IDEAS home Printed from https://ideas.repec.org/
MyIDEAS: Login to save this article or follow this journal

Human capital Kuznets curve with subsistence consumption level

  • Matsuo, Miki
  • Tomoda, Yasunobu
Registered author(s):

    We examine the human capital Kuznets curve in a simple model that does not assume increasing returns to scale in human capital formation. With a utility function that specifies a subsistence consumption level, consumption is a necessary good and education is a luxury good. As the children of poor households receive a low level of education, the gap in human capital endowments expands between poor and rich households. Eventually, economic development increases income and expenditure for education, and income inequality declines.

    If you experience problems downloading a file, check if you have the proper application to view it first. In case of further problems read the IDEAS help page. Note that these files are not on the IDEAS site. Please be patient as the files may be large.

    File URL: http://www.sciencedirect.com/science/article/pii/S0165176512001425
    Download Restriction: Full text for ScienceDirect subscribers only

    As the access to this document is restricted, you may want to look for a different version under "Related research" (further below) or search for a different version of it.

    Article provided by Elsevier in its journal Economics Letters.

    Volume (Year): 116 (2012)
    Issue (Month): 3 ()
    Pages: 392-395

    as
    in new window

    Handle: RePEc:eee:ecolet:v:116:y:2012:i:3:p:392-395
    Contact details of provider: Web page: http://www.elsevier.com/locate/ecolet

    References listed on IDEAS
    Please report citation or reference errors to , or , if you are the registered author of the cited work, log in to your RePEc Author Service profile, click on "citations" and make appropriate adjustments.:

    as in new window
    1. Mani, Anandi, 2001. " Income Distribution and the Demand Constraint," Journal of Economic Growth, Springer, vol. 6(2), pages 107-33, June.
    2. Mausumi Das, 2002. "Persistent Inequality: An Explanation Based on Limited Parental Altruism," Working papers 101, Centre for Development Economics, Delhi School of Economics.
    3. Galor, Oded & Tsiddon, Daniel, 1996. "Income Distribution and Growth: The Kuznets Hypothesis Revisited," Economica, London School of Economics and Political Science, vol. 63(250), pages S103-17, Suppl..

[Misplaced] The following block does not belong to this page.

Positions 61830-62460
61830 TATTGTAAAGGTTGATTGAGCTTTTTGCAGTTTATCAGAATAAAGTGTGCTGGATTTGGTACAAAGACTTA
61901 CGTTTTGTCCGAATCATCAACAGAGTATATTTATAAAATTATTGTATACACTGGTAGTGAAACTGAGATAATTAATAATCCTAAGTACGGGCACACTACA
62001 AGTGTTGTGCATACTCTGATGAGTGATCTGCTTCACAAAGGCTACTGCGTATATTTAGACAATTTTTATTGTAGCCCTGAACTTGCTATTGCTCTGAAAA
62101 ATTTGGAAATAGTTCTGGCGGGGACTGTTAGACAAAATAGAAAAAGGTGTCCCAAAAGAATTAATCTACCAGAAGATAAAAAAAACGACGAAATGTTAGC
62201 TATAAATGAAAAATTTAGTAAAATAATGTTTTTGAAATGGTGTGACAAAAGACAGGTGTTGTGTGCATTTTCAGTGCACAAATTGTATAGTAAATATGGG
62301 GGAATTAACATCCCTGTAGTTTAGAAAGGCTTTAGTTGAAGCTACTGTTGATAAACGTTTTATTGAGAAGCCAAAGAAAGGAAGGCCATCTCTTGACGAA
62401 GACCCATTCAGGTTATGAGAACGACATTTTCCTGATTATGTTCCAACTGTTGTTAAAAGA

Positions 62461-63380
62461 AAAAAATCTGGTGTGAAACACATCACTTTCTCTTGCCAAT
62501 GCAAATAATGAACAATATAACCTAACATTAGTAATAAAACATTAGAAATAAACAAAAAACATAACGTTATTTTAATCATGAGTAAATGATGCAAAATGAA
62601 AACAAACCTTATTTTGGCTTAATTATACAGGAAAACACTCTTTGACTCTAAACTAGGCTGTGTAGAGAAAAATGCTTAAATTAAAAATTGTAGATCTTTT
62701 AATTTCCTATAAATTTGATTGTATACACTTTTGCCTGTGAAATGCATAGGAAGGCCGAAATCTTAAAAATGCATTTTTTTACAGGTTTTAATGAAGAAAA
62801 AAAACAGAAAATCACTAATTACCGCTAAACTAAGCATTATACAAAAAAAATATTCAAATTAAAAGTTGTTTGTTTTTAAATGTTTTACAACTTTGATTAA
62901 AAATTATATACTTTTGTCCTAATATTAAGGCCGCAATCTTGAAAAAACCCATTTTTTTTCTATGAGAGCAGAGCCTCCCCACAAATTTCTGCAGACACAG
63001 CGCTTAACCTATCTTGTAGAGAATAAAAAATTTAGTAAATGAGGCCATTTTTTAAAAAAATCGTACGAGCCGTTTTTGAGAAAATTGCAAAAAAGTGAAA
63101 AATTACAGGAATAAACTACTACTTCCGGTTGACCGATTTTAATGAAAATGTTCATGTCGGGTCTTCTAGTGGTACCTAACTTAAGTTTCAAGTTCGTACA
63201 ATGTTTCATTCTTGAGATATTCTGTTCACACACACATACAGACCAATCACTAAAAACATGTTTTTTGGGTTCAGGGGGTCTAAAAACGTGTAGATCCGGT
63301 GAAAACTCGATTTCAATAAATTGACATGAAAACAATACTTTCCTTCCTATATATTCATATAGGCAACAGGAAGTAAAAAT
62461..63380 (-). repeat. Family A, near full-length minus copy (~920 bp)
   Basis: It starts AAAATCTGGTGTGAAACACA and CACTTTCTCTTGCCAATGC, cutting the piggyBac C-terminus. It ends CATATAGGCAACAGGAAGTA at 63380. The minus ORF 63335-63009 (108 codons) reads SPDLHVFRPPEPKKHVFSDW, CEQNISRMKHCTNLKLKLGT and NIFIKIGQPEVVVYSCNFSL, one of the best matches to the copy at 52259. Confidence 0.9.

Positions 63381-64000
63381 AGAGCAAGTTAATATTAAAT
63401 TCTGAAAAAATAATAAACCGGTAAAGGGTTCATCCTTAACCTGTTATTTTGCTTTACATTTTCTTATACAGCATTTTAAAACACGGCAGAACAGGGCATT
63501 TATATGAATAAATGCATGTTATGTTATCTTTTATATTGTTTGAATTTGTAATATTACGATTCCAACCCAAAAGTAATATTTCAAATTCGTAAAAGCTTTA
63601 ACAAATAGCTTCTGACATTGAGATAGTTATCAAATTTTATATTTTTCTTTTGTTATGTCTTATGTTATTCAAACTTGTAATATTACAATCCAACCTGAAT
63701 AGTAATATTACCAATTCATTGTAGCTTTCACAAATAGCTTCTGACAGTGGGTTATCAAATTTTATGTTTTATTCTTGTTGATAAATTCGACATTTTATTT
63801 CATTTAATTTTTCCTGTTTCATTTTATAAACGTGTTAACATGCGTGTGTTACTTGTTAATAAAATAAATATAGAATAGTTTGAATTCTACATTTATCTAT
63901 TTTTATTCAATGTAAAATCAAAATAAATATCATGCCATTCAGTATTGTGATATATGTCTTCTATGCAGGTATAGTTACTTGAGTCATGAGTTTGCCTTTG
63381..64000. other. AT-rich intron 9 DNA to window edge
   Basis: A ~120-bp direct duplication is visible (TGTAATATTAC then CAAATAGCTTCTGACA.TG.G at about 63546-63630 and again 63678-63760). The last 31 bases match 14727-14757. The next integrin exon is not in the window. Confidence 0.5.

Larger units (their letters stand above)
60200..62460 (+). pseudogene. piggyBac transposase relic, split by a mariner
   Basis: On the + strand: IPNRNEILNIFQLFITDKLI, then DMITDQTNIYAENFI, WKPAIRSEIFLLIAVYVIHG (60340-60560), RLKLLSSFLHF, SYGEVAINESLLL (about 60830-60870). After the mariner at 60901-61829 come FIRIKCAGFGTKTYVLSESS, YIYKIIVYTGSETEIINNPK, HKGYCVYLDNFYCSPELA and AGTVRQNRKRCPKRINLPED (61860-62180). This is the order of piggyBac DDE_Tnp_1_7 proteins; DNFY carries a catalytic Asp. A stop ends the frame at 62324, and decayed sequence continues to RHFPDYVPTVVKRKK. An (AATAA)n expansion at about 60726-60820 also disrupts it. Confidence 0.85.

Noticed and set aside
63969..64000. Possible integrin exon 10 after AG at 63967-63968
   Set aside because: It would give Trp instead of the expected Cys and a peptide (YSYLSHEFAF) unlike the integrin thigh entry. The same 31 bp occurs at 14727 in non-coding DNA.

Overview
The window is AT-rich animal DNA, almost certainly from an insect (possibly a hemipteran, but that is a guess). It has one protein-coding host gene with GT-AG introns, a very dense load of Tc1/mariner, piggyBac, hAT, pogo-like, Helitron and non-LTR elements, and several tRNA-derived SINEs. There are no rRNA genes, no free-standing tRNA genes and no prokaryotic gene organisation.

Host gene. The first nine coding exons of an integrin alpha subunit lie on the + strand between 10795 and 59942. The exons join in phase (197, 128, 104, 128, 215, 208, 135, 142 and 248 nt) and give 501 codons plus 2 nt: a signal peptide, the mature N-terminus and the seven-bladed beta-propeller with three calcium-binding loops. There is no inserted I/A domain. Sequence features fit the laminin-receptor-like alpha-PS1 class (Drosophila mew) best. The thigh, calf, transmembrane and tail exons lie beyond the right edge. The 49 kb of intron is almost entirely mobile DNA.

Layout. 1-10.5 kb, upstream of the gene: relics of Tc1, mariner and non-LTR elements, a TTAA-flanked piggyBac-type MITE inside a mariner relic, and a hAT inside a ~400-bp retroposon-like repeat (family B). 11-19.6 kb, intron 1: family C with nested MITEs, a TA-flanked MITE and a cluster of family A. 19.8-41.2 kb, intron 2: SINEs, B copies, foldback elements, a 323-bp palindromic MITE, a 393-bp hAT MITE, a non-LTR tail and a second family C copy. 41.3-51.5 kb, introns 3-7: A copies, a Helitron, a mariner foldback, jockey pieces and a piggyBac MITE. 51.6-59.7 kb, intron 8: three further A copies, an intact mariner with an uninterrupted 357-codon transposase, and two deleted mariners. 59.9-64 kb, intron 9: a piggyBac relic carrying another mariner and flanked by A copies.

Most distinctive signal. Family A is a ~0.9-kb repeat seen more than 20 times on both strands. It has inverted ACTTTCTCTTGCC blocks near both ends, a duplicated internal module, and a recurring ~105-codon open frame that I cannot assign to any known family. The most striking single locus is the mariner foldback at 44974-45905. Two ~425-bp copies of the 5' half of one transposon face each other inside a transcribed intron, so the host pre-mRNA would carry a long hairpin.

4. Barro, Robert J, 1974. "Are Government Bonds Net Wealth?," Journal of Political Economy, University of Chicago Press, vol. 82(6), pages 1095-1117, Nov.-Dec..
    5. Audrey Siew Kim LIM & Kam Ki TANG, 2008. "Human Capital Inequality And The Kuznets Curve," The Developing Economies, Institute of Developing Economies, vol. 46(1), pages 26-51.
    6. Oded Galor, 2011. "Inequality, Human Capital Formation and the Process of Development," NBER Working Papers 17058, National Bureau of Economic Research, Inc.
    7. Moav, Omer, 2002. "Income distribution and macroeconomics: the persistence of inequality in a convex technology framework," Economics Letters, Elsevier, vol. 75(2), pages 187-192, April.
    8. Amparo Castello & Rafael Domenech, 2002. "Human Capital Inequality and Economic Growth: Some New Evidence," Economic Journal, Royal Economic Society, vol. 112(478), pages C187-C200, March.
    9. Glomm, Gerhard & Ravikumar, B., 1998. "Increasing returns, human capital, and the Kuznets curve," Journal of Development Economics, Elsevier, vol. 55(2), pages 353-367, April.
    10. Petra Sauer & Martin Zagler, 2012. "Economic Growth And The Quantity And Distribution Of Education: A Survey," Journal of Economic Surveys, Wiley Blackwell, vol. 26(5), pages 933-951, December.
    11. Steger, Thomas M., 2000. "Economic growth with subsistence consumption," Journal of Development Economics, Elsevier, vol. 62(2), pages 343-361, August.
    12. De Gregorio, Jose & Lee, Jong-Wha, 2002. "Education and Income Inequality: New Evidence from Cross-Country Data," Review of Income and Wealth, International Association for Research in Income and Wealth, vol. 48(3), pages 395-416, September.
    Full references (including those not matched with items on IDEAS)

    This item is not listed on Wikipedia, on a reading list or among the top items on IDEAS.

    When requesting a correction, please mention this item's handle: RePEc:eee:ecolet:v:116:y:2012:i:3:p:392-395. See general information about how to correct material in RePEc.

    For technical questions regarding this item, or to correct its authors, title, abstract, bibliographic or download information, contact: (Zhang, Lei)

    If you have authored this item and are not yet registered with RePEc, we encourage you to do it here. This allows to link your profile to this item. It also allows you to accept potential citations to this item that we are uncertain about.

    If references are entirely missing, you can add them using this form.

    If the full references list an item that is present in RePEc, but the system did not link to it, you can help with this form.

    If you know of missing items citing this one, you can help us creating those links by adding the relevant references in the same way as above, for each refering item. If you are a registered author of this item, you may also want to check the "citations" tab in your profile, as there may be some citations waiting for confirmation.

    Please note that corrections may take a couple of weeks to filter through the various RePEc services.

    This information is provided to you by IDEAS at the Research Division of the Federal Reserve Bank of St. Louis using RePEc data.